Few important observations in insurance loss ratio across different vehicles:
1. Claims ratio is driven by many factors including usage pattern, popularity, demand in terms of specific geographical areas, spares cost, child parts availability, spares availability in after market, type of end users, safety measures & equipment used in car.
2. Diesel cars of same size/segment as compared with petrol cars tend to ply more on roads and hence draw a higher claims ratio (by approx. 5-7%).
3. There are cars where the similar platform is used to make hatch back and notch back (sub 4 meter car) which keeps many body spares common in both hatch a well as the notch back models. It’s generally seen in such cars that hatch will have a higher claims ratio (approx. 5-8%) considering the fact that the buyer belongs to similar category and repair cost almost remains same in both hatch and notch back. However, hatch back models is charged lower insurance premium due to lower ex showroom cost which results into higher claims ratio.
4. Cars will higher parked population seems to draw slightly lower claims ratio as there are repair facilities available in open markets as well for more popular cars and spares tend to cost lesser as compared with lesser popular cars. Also, the indigenous production impacts the overall loss ratio on positive side.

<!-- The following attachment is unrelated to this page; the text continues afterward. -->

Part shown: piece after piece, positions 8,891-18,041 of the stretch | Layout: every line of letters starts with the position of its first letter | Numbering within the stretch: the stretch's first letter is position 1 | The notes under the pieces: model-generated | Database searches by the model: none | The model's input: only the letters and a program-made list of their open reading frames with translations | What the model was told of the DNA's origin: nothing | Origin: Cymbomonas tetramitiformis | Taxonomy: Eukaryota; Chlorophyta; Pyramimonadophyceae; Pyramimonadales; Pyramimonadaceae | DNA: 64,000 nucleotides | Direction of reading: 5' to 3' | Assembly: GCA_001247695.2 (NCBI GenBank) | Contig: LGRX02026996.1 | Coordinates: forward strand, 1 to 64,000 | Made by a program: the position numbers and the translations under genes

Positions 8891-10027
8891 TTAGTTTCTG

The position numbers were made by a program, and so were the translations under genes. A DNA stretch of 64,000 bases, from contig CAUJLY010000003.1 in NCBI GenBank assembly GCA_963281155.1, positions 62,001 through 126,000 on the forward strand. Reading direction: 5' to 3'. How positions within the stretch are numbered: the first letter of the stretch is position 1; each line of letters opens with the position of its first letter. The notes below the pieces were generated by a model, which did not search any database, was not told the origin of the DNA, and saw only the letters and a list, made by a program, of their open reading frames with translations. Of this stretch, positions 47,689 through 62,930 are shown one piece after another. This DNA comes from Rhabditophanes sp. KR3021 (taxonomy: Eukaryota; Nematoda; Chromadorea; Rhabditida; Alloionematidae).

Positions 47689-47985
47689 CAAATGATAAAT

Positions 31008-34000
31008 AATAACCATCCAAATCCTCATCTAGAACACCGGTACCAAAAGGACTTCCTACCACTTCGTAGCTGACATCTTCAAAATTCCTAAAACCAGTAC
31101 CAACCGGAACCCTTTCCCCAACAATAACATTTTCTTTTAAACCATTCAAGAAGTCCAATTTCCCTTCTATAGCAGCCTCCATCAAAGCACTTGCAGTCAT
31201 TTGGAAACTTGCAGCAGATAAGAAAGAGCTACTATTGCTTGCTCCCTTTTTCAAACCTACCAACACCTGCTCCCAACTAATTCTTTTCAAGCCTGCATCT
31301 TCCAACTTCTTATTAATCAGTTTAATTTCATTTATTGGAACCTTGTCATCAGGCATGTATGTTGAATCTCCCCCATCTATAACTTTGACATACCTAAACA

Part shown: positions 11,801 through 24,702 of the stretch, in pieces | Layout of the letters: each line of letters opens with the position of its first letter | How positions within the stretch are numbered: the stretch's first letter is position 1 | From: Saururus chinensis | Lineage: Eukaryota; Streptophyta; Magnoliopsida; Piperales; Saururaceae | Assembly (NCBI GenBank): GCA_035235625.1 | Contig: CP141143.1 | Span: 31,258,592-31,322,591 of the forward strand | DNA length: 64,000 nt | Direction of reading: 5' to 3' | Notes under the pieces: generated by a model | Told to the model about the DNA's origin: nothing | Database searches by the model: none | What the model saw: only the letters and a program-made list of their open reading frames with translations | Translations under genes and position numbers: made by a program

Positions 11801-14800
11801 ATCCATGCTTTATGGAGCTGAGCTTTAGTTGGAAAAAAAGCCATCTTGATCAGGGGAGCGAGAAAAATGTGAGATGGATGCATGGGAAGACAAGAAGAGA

5. Normally, small cars or entry level cars attract higher claims frequency since mostly buyers are first time buyers and are likely to increase the collision ratio.
6. Cars bigger in length are on many occasions being chauffeur driven keep the risk at lower side as it completely avoids the practices like using mobile while driving or any such practices. Also, city commuters with chauffer driven cars seems to have far lesser total loss, theft and third party loss incidences.
7. Few models being frequently used in commercial purpose like Innova and Tavera have surprisingly lesser claims ratio in terms of own damage claims, however, theft drives the losses to higher side in such models.
8. It’s normally difficult to establish the loss ratios in models which are too new or not sold much in market. As a result, the trend for such models might change over time.